Wisdom for Wesleyans (from the Oxford Institute – those unable to attend in person)

>It only comes around once every five years, so if you enjoy Wesleyan studies, reflection, and conferencing, I recommend that you browse through this year’s group papers. Here you will find some great reflections from veteran Wesley scholars, Phd. students in Wesleyan studies, and up and coming Wesleyan theologians.

  • For the uninitiated, there were 10 working groups that included
    1. Biblical Studies
    2. Wesley Studies and Early Methodism
    3. History and Development of Methodism (post Wesley)
    4. Systematic Theology
    5. Mission and Evangelism
    6. Ethics, Economics, and Globalization
    7. Christian Formation
    8. Science, Technology, and Public Policy
    9. Worship and Spirituality
    10. Ecumenism and other Faiths

There were a lot of Durhamites present, including several RUMC representatives (Ed Phillips and Edgardo Colon-Emeric). I, for one, plan to do a more thorough scan of the papers this fall, but already have a few reading recommendations for Christian Conversation readers:

(Please note this intellectual property agreement before clicking links to actual papers):

  • I may be a little biased, but I found Edgardo’s paper “A Church without Saints forgets how to Serve” to be excellent. The close examination of Gregory Lopez’s life and the Thomistic distinction between the first and second perfection were especially illuminating.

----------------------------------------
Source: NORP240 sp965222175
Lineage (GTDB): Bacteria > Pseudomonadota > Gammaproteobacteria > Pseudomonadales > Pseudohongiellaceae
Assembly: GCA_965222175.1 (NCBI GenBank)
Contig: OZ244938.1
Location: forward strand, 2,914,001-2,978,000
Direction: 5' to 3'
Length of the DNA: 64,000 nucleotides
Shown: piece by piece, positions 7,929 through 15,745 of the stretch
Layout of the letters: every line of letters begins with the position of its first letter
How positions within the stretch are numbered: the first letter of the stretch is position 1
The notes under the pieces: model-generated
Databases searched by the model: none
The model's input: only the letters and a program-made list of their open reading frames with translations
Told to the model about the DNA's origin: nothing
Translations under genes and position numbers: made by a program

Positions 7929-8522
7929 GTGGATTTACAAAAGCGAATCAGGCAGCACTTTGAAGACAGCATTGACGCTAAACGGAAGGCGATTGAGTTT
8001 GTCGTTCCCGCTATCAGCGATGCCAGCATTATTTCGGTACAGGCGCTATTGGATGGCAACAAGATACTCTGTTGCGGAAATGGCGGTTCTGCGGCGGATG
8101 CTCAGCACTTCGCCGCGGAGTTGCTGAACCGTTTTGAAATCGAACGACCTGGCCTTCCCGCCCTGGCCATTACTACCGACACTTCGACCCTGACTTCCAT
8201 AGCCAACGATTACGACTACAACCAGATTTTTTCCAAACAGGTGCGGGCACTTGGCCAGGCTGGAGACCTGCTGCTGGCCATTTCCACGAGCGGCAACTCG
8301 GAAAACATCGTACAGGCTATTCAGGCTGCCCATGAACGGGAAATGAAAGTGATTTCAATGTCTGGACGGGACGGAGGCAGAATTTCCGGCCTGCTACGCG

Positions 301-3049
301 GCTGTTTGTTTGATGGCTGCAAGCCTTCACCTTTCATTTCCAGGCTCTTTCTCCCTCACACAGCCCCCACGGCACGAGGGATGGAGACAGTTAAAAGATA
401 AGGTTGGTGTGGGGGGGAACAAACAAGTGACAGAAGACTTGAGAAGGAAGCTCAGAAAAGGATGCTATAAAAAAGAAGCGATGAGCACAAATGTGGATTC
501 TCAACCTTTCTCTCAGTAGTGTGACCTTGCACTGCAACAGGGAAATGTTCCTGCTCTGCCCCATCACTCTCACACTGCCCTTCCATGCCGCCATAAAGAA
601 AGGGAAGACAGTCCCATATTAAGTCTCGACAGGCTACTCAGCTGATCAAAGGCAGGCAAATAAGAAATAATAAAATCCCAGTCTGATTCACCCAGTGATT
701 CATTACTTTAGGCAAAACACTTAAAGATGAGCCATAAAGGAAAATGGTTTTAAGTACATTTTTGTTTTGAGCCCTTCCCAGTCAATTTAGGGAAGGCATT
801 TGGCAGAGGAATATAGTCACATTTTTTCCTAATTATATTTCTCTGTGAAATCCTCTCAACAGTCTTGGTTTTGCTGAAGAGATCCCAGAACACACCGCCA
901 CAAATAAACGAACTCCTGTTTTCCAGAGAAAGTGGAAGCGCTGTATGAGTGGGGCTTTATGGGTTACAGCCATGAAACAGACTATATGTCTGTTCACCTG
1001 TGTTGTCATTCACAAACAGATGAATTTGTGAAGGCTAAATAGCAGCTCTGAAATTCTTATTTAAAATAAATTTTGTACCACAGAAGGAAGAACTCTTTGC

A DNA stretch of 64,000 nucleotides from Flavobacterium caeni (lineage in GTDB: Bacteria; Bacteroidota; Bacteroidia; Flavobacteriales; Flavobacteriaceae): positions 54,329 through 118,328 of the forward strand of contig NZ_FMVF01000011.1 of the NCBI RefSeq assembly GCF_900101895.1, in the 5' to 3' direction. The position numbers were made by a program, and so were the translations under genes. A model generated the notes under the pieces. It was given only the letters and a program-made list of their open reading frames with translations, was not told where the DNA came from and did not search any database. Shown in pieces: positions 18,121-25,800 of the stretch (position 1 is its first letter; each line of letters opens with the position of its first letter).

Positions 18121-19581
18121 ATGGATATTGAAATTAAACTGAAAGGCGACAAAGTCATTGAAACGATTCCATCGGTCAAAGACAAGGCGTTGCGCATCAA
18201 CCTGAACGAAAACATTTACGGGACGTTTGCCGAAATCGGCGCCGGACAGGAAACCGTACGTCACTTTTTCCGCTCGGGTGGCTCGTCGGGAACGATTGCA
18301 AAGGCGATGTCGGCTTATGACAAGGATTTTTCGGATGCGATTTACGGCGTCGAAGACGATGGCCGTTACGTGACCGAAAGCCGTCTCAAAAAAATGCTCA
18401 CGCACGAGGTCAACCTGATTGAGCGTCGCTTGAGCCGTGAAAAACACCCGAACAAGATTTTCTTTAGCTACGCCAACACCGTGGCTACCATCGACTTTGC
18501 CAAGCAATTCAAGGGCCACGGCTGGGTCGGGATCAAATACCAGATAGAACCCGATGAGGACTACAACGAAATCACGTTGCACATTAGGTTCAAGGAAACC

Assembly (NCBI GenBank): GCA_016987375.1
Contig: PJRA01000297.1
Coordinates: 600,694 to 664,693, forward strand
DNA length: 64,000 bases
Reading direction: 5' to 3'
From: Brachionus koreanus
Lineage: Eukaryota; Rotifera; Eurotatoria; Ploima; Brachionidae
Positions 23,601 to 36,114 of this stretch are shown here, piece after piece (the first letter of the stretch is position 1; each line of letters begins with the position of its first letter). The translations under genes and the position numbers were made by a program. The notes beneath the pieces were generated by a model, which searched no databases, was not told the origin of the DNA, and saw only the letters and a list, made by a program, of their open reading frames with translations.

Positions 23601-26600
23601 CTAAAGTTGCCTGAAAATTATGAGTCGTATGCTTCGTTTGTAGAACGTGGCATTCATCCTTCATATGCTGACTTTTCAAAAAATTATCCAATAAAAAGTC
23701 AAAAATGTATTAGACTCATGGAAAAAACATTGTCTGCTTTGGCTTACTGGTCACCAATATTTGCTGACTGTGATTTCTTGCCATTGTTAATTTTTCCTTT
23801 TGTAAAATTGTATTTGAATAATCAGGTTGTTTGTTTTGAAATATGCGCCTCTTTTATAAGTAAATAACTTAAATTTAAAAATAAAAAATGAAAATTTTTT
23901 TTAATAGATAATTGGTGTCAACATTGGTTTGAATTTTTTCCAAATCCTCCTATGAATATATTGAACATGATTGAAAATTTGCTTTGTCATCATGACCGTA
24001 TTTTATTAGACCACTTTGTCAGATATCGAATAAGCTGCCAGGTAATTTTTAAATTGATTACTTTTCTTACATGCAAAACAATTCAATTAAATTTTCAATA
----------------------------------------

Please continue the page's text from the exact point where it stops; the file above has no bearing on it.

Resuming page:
• Also worthy of note (scanned over, but not yet read in detail):







2 responses to “Wisdom for Wesleyans (from the Oxford Institute – those unable to attend in person)”

  1. Gary Avatar

    >This stuff is great. Thanks for putting it up, as I had no idea so much of it was available online. After you posted though, it looks like they did some rearranging, so the links have changed. The Ed Phillips one doesn’t even appear to be available, and that one sounded interesting. You didn’t happen to save it by chance?

  2. Kevin Baker Avatar

    >Gary,Thanks for the heads up. I have tried to update all the links. As for Ed’s, I may have put that up prematurely (he had an additional disclaimer at the top of the paper that indicated it was for the Institute only and a work in progress). My assumption that if it was posted on the internet it was at last available to the reading public may have been erroneous. My apologies to Ed (but I will look forward to the published version)K

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